Newly released county yield data for 2014 could cause some growers to rethink conventional wisdom about farm bill program choices. While decisions may not change, big yield variation from county to county in key states could complicate choices.
Land owners already face two big deadlines on Feb. 27, decisions about whether to update program yields and retain or reallocate base acres. Those choices likely won't be swayed by the new county yield data, but the next big decision, program selection, looms March 31.
The new data doesn't appear to affect the retain or allocation decision. In most cases, corn base still looks like it should pay more than soybeans.
But the program choice could be a tougher call. Most growers are likely to focus on either Agriculture Risk Coverage at the county level, or Price Loss Coverage. PLC almost certainly will pay nothing for soybean s in 2014. PLC pays on base acres if the average cash price is less than the reference price, which is $8.40 for soybeans, $1.80 below USDA's current forecast.
PLC payments for 2014 corn likely will be small, if they are made at all. Currently USDA forecasts the average corn price for the 2014 crop at $3.65, a nickel below the reference price of $3.70. While that would generate only a small payment, around $5 for many growers, many counties don't look like they qualify for a payment in 2014 under the ARC program.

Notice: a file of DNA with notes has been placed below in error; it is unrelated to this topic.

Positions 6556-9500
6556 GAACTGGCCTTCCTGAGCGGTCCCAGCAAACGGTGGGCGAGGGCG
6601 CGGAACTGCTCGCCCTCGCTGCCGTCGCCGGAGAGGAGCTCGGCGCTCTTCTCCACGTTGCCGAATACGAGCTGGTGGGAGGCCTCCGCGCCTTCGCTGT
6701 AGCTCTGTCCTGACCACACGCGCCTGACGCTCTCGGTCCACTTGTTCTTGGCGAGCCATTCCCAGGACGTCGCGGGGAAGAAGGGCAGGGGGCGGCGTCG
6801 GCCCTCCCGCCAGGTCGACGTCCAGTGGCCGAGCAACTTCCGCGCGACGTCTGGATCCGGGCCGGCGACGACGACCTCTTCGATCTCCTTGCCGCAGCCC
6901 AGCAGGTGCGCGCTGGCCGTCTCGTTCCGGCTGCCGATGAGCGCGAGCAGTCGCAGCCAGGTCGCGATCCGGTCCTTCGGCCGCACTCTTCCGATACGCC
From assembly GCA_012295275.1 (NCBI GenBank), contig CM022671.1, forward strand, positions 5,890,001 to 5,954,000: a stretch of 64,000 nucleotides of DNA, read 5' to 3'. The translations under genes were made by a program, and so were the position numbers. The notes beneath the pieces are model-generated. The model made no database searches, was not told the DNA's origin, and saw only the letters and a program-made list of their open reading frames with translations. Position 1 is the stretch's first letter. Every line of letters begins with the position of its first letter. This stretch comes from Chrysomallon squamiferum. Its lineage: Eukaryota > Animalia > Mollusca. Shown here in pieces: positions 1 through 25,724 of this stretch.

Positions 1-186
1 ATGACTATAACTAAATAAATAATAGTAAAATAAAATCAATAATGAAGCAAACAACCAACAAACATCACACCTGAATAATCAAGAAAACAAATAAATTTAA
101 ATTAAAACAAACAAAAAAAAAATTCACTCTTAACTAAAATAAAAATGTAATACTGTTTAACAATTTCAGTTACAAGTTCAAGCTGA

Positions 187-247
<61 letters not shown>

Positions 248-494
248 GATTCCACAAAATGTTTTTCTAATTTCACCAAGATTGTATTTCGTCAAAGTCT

That's because county yields in some areas far exceeded the Olympic average price used to calculate payments. For example, in Macon County, Ill., the Olympic average for 2014 was 170 bushels per planted acre. That looks at the average from 2009 to 2013, tossing out the high and the low yields.
But the newly released yield data show Macon County average a whopping 234 bushels per planted acre in 2014, more than 38% better than the Olympic yield. Even though the difference between the price used to calculate payments was high, $5.29, the huge bump in yields offset the lower price for the crop.
By contrast, in Carrol County, Ill., the Olympic yield per planted acre is 184 bpa. But yields came in at just 194 bpa, only a 6% gain. That meant ARC would pay a benefit for growers who chose that program, around $84 net.
It's still unclear how the 2014 yield disparity will affect potential income projections for the entire five years of the program, which runs through the 2018 crop year. Plus, PLC payments are made on an individual farm basis, further clouding paybacks.